Sauces can make or break a dish…
I love a good sauce over vegetables, meat or fish and they don’t all have to be calorie laden or made with cream and more cream although I love a good cream and wine sauce with some mushrooms.
A basic sauce is generally used to make other variations of the original sauce. The French take credit for initially perfecting what is now universally recognised and categorised into one of the 5 groups of sauces and any chef who is classically trained will be taught to perfect these sauces…
I am self taught and learnt much at my mother’s knee but I can make a mean sauce or three.
A good restaurant will prepare the basic sauce in large batches to use as a foundation to make individual servings that are seasoned and flavoured separately but using one of the 5 mother sauces as the base.
4 out of the 5 sauces are made using a roux and the 5th is an emulsion.
To get you started, here is a short video that shows you how to make the perfect roux for soups and sauces.
What are the 5 Mother sauces?
A) Brown (demi- glaze) or Espagnole are a sauce that are brown stock based a few examples are Chasseur, Diane, Madeira, Mushroom or Tarragon of course there are others in this group but for a home cook like me who likes simple these are what I would make unless of course I received a lovely bottle of Bordelaise and that would be my piece de resistance and a rare treat…
To make a basic brown sauce you will need:
• 1 bay leaf
• 1/2 teaspoon dried thyme
• 3 to 4 fresh parsley stems
• 7 to 8 whole black peppercorns
• 1 ounce clarified butter
• 1/2 cup onions (diced)
• 1/4 cup carrots (diced)
• 1/4 cup celery (diced)
• 1-ounce all-purpose flour
• 3 cups brown stock
• 2 tablespoons tomato purée
- Fold the bay leaf, thyme, parsley stems, and peppercorns in a square of cheesecloth and tie the corners with a piece of kitchen twine. Leave the string long enough so that you can tie it to the handle of your pot to make it easier to retrieve it.
- In a heavy-bottomed saucepan, melt the butter over a medium heat until it becomes frothy.
- Add the mirepoix and sauté for a few minutes until it’s lightly browned. Don’t let it burn, though.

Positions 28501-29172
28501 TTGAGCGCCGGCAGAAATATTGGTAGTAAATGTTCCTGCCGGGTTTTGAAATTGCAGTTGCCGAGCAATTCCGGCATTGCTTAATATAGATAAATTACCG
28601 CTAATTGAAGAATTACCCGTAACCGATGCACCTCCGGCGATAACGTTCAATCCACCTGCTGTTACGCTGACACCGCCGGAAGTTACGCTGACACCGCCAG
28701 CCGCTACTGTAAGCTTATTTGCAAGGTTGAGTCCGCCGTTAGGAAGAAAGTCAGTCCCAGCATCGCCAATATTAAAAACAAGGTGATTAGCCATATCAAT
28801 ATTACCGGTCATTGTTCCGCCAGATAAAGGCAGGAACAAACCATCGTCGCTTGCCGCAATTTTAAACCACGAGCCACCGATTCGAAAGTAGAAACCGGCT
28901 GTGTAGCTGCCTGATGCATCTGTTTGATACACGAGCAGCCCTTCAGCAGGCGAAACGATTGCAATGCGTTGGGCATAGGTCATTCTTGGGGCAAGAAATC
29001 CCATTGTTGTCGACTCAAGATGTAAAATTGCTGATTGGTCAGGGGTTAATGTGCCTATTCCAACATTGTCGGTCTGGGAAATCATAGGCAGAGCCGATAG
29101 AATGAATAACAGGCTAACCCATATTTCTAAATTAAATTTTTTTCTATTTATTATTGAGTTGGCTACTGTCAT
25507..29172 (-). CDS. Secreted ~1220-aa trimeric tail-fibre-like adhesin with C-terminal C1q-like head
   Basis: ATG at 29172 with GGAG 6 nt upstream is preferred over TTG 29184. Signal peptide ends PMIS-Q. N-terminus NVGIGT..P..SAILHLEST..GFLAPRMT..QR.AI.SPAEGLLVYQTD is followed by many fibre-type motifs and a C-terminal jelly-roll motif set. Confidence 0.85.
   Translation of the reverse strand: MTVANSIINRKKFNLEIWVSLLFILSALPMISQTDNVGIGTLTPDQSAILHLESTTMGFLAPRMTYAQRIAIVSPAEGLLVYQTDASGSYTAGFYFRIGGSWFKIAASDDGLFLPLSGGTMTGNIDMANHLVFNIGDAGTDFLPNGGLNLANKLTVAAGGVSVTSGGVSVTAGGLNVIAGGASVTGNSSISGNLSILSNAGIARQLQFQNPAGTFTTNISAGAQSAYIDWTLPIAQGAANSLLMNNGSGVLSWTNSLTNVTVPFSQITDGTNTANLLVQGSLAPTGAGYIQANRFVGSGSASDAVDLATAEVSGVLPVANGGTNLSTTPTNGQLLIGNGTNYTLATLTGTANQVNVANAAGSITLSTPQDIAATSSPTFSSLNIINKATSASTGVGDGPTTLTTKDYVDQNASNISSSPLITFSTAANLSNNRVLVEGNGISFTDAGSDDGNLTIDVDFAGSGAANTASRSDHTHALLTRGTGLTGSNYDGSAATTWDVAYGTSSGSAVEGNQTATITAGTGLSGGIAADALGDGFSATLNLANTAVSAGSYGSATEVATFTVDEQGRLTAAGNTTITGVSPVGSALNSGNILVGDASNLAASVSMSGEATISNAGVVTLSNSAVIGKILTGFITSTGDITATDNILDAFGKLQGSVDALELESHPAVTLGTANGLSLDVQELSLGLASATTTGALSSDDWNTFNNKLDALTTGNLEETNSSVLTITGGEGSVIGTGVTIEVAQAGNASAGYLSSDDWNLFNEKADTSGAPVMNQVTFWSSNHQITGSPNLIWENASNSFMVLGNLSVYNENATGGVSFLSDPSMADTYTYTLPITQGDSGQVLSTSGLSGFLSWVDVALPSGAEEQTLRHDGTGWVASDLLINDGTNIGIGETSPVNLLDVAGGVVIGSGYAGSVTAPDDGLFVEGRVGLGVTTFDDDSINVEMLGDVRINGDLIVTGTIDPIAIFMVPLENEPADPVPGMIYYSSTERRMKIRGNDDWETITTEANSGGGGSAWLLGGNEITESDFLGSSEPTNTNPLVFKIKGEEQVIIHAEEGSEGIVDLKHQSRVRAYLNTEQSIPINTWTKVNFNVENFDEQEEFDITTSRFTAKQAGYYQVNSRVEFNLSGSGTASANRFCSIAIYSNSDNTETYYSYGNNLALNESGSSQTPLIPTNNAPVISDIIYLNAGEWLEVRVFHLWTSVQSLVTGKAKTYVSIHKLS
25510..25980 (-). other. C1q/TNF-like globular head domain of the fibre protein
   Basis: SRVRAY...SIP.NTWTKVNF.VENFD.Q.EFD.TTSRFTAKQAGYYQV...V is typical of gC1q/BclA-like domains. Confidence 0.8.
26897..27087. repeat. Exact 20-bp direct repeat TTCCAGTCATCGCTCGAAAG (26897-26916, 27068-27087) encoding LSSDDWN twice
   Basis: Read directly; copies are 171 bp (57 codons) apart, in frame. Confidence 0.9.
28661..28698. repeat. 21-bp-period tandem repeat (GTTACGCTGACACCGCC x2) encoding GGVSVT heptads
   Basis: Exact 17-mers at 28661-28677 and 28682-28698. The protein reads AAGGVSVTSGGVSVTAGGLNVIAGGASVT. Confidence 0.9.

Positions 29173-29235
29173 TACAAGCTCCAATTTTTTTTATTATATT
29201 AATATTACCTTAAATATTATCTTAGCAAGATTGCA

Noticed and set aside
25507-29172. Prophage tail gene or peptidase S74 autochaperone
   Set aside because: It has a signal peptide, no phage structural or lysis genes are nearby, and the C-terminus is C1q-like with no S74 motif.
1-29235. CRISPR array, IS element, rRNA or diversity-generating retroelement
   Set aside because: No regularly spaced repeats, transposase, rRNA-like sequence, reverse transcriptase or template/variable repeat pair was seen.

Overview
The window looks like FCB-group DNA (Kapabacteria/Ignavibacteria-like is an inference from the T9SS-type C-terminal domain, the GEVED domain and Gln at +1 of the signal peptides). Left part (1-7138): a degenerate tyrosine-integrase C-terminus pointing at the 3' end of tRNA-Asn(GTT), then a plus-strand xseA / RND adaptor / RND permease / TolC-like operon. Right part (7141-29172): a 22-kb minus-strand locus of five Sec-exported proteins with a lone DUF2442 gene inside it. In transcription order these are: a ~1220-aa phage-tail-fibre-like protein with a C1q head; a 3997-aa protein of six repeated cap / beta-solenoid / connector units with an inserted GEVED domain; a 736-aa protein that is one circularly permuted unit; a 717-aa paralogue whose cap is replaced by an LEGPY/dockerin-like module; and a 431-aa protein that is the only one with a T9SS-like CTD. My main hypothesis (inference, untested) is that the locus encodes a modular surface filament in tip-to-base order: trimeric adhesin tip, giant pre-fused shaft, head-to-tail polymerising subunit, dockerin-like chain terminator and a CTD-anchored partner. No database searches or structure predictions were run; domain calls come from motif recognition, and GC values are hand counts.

Cooks tip: A mirepoix is mix of small diced vegetables in this case onions, celery and carrots.
- With a wooden spoon, stir the flour into the mirepoix a little bit at a time, until it is fully incorporated and forms a thick paste (this is your roux).
- Lower the heat and cook the roux for another 5 minutes or so, until it just starts to take on a very light brown colour. Don’t let it burn, though!
- Using a wire whisk slowly add the stock and tomato purée to the roux, whisking vigorously to make sure it’s free of lumps.
- Bring to a boil, then lower heat; add the sachet and simmer for about 50 minutes or until the total volume has reduced by about one-third, stirring frequently to make sure the sauce doesn’t scorch at the bottom of the pan.
- Use a ladle to skim off any impurities that rise to the surface.
- Remove the sauce from the heat and retrieve the sachet.
- For an extra smooth consistency, carefully pour the sauce through a wire mesh strainer lined with a piece of cheesecloth.
If you won’t be serving the sauce right away, keep it covered and warm until you’re ready to use it.
Otherwise, serve hot and enjoy!
From this basic brown sauce you would then make your mushroom sauce by adding saute mushrooms and garlic and additional seasoning as required.
B) Veloute are sauces made with a white stock and a roux such as Supreme ala Chicken Supreme, Allemande or a white Bordelaise.
To make a Chicken supreme for example you would add crispy fried bacon, garlic and some cream poured over a frilled chicken breast.
C) Béchamel are made with a roux and milk such as a Mornay or Crème
Lovely over a piece of lightly poached sole…
D) Red or tomato sauces such as Spaghetti, Marinara sauce and also a variety of tomato sauces.
I think everyone loves a spag bol…Don’t you? I always use fresh tomatoes as they are plentiful here and I don’t buy tinned for health reasons…leaching etc… Some people put their tomatoes in hot water and then cold to remove the skins I don’t it all goes in the blender …
• 12-14 fresh tomatoes…blitzed